There are also triple parallel kits that come with a 50 amp connector.

You can look at wise sales and a few other for extended run tanks.

Heres my setup
YouTube - Honda 2K with extended run tank

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Old 02-19-2011, 10:33 AM   #6
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Thanks for all the suggestions. I'm getting closer to making a decision but I have one more question. How the heck do you transport generators? They won't fit in the external storage compartments on the trailer. We're towing w/ a Toyota 4Runner, and I assume we can't store the generator in the back of the SUV due to gas fumes. What about transporting it inside the trailer? Other options?
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Old 02-19-2011, 11:10 AM   #7
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I just made an extended run tank. Very easy to construct. Look on the net under (extended run generator tank). It was very easy to make. You only need common household tools. I built mine for 107.00 Canadian.
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Old 02-19-2011, 08:46 PM   #8
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Just a reminder that the exhaust from all generators can be fatal .Make sure you have a working CO monitor.
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Old 02-19-2011, 08:57 PM   #9
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You'll be fine even running the microwave during A/C operation. Now if the A/C starts while using the microwave the startup surge might be too much. I've got a 4500 Honda and run things just like it's hooked up to 30 amps.

As for transport some small gensets have tank vents you can close making them safe for transport inside a vehicle. Something to check into. Does your TV have a roof rack?
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Old 02-19-2011, 10:45 PM   #10
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I own a RV's choice for Portable Power - Boliy USA, Home of the Boliy Generator inverter PRO 3600SI genset I purchased July 08. It performs well and powers our 15.5K btu heat pump easily, with enough extra wattage to power the microwave, coffemaker, and lights. When I first got it I experimented some to find it's limits. It powered both our 15.5Kbtu and 13.5K btu heat pumps at the same time; while I monitored voltage level, which did not drop below 110VAC while running. Of course I'd never do that for "real" camping power.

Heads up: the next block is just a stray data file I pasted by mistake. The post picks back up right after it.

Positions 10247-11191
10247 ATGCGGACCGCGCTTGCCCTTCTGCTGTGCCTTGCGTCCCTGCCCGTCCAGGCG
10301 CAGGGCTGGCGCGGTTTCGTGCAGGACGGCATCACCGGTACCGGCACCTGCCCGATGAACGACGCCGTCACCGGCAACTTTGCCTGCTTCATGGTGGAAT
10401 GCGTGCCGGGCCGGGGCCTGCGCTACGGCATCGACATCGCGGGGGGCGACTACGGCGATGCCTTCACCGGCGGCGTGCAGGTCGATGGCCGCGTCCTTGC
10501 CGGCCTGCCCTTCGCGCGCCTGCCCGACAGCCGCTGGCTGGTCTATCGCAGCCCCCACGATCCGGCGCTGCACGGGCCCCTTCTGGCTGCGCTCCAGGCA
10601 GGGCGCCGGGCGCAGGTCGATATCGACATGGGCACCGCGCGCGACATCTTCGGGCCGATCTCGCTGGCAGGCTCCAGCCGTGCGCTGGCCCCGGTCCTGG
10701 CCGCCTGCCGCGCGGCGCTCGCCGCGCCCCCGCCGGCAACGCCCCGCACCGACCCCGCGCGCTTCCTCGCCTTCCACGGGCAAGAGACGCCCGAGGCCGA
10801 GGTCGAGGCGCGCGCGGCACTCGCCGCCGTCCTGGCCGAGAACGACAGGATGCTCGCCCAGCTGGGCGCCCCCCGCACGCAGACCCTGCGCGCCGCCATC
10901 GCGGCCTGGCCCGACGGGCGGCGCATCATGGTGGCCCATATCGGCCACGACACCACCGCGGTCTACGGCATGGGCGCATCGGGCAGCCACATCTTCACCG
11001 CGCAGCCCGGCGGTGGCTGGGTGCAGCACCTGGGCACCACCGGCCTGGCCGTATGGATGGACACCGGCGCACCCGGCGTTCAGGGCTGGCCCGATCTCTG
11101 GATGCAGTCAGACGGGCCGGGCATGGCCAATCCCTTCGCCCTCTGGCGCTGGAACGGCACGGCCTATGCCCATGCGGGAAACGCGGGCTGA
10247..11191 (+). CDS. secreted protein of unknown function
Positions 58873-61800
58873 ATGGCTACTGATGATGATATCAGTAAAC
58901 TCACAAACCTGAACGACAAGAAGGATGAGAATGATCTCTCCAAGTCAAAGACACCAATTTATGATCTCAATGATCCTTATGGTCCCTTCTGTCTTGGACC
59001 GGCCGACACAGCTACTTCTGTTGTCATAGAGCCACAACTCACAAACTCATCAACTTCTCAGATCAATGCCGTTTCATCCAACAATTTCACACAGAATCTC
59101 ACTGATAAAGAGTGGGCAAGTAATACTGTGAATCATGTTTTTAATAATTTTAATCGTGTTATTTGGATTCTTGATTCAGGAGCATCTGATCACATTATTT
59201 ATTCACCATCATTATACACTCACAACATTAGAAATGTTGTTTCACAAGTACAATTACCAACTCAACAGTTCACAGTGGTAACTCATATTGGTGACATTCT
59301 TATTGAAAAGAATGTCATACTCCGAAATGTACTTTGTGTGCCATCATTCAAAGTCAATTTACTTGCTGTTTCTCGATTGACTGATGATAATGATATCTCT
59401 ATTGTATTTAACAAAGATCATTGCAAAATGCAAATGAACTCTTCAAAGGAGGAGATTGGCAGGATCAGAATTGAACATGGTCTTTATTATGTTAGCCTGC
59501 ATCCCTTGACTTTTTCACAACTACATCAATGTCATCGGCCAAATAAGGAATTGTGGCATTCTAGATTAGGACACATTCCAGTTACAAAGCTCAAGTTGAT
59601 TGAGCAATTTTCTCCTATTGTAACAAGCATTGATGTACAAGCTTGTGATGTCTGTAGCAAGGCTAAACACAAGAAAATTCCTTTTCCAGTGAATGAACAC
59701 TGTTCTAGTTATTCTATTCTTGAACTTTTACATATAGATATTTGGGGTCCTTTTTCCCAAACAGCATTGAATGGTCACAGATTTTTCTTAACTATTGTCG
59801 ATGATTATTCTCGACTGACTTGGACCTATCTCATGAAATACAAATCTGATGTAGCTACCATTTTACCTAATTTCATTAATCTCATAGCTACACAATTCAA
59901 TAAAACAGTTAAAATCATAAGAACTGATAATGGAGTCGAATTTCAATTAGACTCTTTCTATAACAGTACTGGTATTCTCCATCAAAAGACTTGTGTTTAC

I'd like to have a new electric-start model but at this rate I'll be in the grave before my pull-start model will.
Read the specs closely, then compare them to Honda and Yamaha gensets of similar output. That's what sold me.
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Old 02-19-2011, 10:46 PM   #11
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bldrbob: Thanks for the reminder. We do have a CO alarm installed in the trailer.

sknight: I'll read the specs to see if it has a tank vent. We do have a roof rack on the 4Runner.
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Old 02-19-2011, 11:04 PM   #12
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I would never be comfortable storing the gennys inside the truck or trailer. In case of an accident fuel would likely spill. Can you install a trailer hitch on the rear of your trailer? Then you could mount a cargo carrier and build a removable housing for security and weather protection.
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Old 02-20-2011, 10:32 AM   #13
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I would never be comfortable storing the gennys inside the truck or trailer. In case of an accident fuel would likely spill. Can you install a trailer hitch on the rear of your trailer? Then you could mount a cargo carrier and build a removable housing for security and weather protection.
Nope, no hitch. Maybe I'll drain the fuel from the generator and store it inside the trailer for transport. Other options?
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Old 02-20-2011, 02:19 PM   #14
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I just made an extended run tank. Very easy to construct. Look on the net under (extended run generator tank). It was very easy to make. You only need common household tools. I built mine for 107.00 Canadian.
For which genny the Yamaha?

Does your tank have a fuel pump or is it suction fed because your genny has a fuel pump in it to create the draw.